Prior to my wife and I purchasing our first house, we talked extensively about our individual appetite for remodeling. If you rated us on a scale of 1-10, I would have been in the 1-2 area with her being closer to an 7-8. Whereas we both wanted to avoid it if all possible, I was hoping for a nice paint refresh, maybe an easy floor wax or other seemingly minimal effort. Against our better judgement, we found a house we really, really liked…with the potential for a lovely bathroom remodel.  We both knew what it might entail, but we really liked this house. And since we were already 45 houses into our search…that’s 45 we actually went to and physically examined…we decided to take the plunge. I mean, how bad could it get, right? Famous last words.

Now that our remodel is over, I can easily tell why everyone warned me about the slippery slope that is a house remodel. I had heard horror stories and was familiar with the 80’s classic Money Pit with Tom Hanks where two weeks becomes not only a familiar refrain from the contractor, but also brings the protagonist in the movie closer to insanity. Two weeks at a time. But through this process, I was reminded of the benefits that I typically remind my client’s about during software development methodology projects.  

Two specific areas that resonated as similar to my frequent software project management role were 1) financial and 2) scope management.  These areas of concern for software projects managers can often be a source of great pain.  In a typical Waterfall style software project, these tasks include initial budgeting and scope definition, ongoing cost management, change requests and tracking tasks to completion. In each of these, a more traditional Waterfall approach prevents complete visibility into what’s complete, what’s in flight, and what are the real consequences of adding a “third light sconce” to the bathroom.  There’s a distance that project managers start to feel as their insight and knowledge is only as strong as the data provided by the actual doers of the work.  Project plans, time tracking systems, status reports, etc.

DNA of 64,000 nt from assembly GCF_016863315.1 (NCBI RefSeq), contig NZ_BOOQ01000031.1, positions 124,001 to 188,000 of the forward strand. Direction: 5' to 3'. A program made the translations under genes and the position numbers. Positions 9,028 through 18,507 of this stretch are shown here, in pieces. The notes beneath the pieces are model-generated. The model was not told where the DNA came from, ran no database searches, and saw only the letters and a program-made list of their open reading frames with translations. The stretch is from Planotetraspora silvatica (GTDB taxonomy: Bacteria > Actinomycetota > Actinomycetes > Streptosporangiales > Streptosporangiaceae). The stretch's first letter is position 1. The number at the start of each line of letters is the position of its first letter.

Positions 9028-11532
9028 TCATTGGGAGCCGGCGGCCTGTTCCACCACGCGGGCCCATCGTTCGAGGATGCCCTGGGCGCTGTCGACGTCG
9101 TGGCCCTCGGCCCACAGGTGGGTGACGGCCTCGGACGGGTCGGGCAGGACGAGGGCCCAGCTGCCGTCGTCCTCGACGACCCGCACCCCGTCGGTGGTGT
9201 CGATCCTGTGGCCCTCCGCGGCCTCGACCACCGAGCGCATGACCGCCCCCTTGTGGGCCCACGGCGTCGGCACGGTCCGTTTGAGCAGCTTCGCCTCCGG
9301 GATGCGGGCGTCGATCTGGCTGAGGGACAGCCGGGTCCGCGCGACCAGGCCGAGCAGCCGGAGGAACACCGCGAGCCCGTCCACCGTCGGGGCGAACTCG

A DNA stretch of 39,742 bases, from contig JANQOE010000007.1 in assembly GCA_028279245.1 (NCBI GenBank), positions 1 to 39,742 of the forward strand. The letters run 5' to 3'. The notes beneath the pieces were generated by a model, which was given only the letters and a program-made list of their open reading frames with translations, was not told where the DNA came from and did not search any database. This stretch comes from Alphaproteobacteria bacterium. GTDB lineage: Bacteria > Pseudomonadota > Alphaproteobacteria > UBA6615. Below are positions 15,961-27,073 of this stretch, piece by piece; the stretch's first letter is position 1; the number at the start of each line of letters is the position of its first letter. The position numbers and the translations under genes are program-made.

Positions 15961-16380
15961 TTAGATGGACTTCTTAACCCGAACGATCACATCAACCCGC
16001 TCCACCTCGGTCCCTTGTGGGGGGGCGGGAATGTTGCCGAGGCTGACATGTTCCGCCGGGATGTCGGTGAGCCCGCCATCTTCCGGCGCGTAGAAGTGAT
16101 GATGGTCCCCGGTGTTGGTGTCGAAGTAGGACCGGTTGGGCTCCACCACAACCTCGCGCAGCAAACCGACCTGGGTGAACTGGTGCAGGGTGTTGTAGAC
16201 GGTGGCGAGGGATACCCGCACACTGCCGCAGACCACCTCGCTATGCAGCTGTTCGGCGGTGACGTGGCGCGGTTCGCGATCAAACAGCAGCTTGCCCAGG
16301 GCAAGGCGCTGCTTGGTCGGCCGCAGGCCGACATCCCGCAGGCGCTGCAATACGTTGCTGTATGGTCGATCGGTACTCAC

But by staying close to the project in a more Agile approach on my house and through incremental reveals of actual progress, I was able to guide my contractors along the way.  I could track the budget in more discrete chunks and understand from a scope perspective, where we needed to adjust or change tact.  As in a more Agile software engagement, I could make quick decisions and re-prioritize in conjunction with my wife, the de facto customer in this analogy.  Finally, I was able to iteratively facilitate such discussions with the contractors, and manage at a level of detail that benefited the whole process and increased the level of trust amongst all of the stakeholders.  These are benefits that any software project manager who is used to a Waterfall approach can definitely appreciate.